Here’s the thing: Venezuela owns 14 tons of gold, but it is held in Bank of England vaults, and now we see that the rules have been changed on Venezuela, and now Venezuela doesn’t have access to what is rightly its own property. Not only that, but Venezuela no longer has access to a very important lifeline, a lifeline that has been, for thousands of years, the ultimate currency that speaks no language and knows no borders.

Unless, of course, the language is “US sanctions”, and the borders are the “walls of the Bank of England’s gold vault”.

If that’s the case, I’m sorry.

You’re screwed.

I think it was Ayn Rand who said something to the effect of, “if you can’t stand on top of it and protect it with a gun, then you don’t own it”.

Gold, in a safe and secure location, within easy access to the owner, and without having to go through some third party to access it, is, in my opinion, the best way to go.

That applies to silver too.

This is especially true if a person has only a very small amount of gold or silver.

Now sure, if one’s stack is a lot fatter than ‘Ol Half Dollar’s humble stack, then diversifying with some sort of off-shore or off-site storage may make sense, but when push comes to shove, both figuratively and literally, each person will want to be in direct control of his or her own metal.

Or you may just hear the four worst words a gold owner could hear: NO GOLD FOR YOU!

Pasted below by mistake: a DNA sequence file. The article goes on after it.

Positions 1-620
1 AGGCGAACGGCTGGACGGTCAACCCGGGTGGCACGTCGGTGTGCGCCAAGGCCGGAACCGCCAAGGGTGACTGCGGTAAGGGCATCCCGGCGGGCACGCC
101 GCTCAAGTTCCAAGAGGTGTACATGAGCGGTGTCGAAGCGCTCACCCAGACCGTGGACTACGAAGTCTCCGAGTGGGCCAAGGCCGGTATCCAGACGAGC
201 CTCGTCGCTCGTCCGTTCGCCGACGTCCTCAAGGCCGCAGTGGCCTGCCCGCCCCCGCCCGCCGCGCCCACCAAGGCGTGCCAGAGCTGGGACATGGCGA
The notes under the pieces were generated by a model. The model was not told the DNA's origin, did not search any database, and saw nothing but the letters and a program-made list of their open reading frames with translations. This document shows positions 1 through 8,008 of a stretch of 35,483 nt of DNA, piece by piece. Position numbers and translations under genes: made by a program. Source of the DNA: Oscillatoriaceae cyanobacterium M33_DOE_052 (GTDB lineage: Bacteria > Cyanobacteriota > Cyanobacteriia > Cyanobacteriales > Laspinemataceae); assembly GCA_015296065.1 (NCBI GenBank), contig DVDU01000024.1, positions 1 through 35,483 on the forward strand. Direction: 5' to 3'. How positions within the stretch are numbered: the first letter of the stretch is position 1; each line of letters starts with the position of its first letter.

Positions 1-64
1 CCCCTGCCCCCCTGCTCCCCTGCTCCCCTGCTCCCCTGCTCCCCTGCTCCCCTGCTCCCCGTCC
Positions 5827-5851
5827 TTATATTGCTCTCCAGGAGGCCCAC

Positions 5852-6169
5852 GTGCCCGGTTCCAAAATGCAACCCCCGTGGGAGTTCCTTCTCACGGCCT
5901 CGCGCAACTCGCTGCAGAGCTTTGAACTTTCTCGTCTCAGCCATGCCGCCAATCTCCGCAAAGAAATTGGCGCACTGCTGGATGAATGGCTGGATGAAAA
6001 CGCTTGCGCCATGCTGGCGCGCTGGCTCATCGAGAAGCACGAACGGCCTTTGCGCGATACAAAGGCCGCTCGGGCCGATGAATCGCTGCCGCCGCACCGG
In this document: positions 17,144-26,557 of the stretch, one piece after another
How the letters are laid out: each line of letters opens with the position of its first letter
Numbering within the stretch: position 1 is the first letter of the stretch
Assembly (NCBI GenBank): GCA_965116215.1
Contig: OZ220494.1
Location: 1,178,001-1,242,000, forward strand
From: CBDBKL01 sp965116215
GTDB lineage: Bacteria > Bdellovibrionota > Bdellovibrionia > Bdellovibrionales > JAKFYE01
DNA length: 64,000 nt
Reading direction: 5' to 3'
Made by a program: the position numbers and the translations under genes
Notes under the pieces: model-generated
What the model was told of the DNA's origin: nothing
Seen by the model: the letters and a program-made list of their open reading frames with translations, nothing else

Stack accordingly…

– Half Dollar

Silver Doctors


3 thoughts on “Venezuela Denied Its Gold (Wait Until You Read The Reason Why)

  1. I’m curious as to why Venezuela, a Communist Country has a foreign country, like England, holding its gold in the first place. Doesn’t that go against their Commie economic belief system? Not that I’m for or against them. I’m just thinking from an outside perspective.

    1. That gold was likely placed “in trust” with the Rothschild BOE as part of some scheme to provide liquidity for the issuance of the phony “Bolivars” in the same way the US CORPORATION is issued the Federal Reserve Debt Instruments. I presume the trust was formed PRIOR to the country going communist. The fact that it was placed in trust (and I’m sure it was, but with the stipulation it would in reality be held as collateral against the fiat Bolivars) means that in principle, the BOE has violated the trust it has been given trusteeship over, and has stolen the contents of the trust from the beneficiary; namely the people of Venezuela. I agree with the statement above, attributed to Ayn Rand: “if you can’t stand on top of it and protect it with a gun, then you don’t own it”.

  2. If you don’t hold it
    You don’t own it

    This goes for not only countries but us as We the People

    Paper gold and physical gold that’s not in your possession means nothing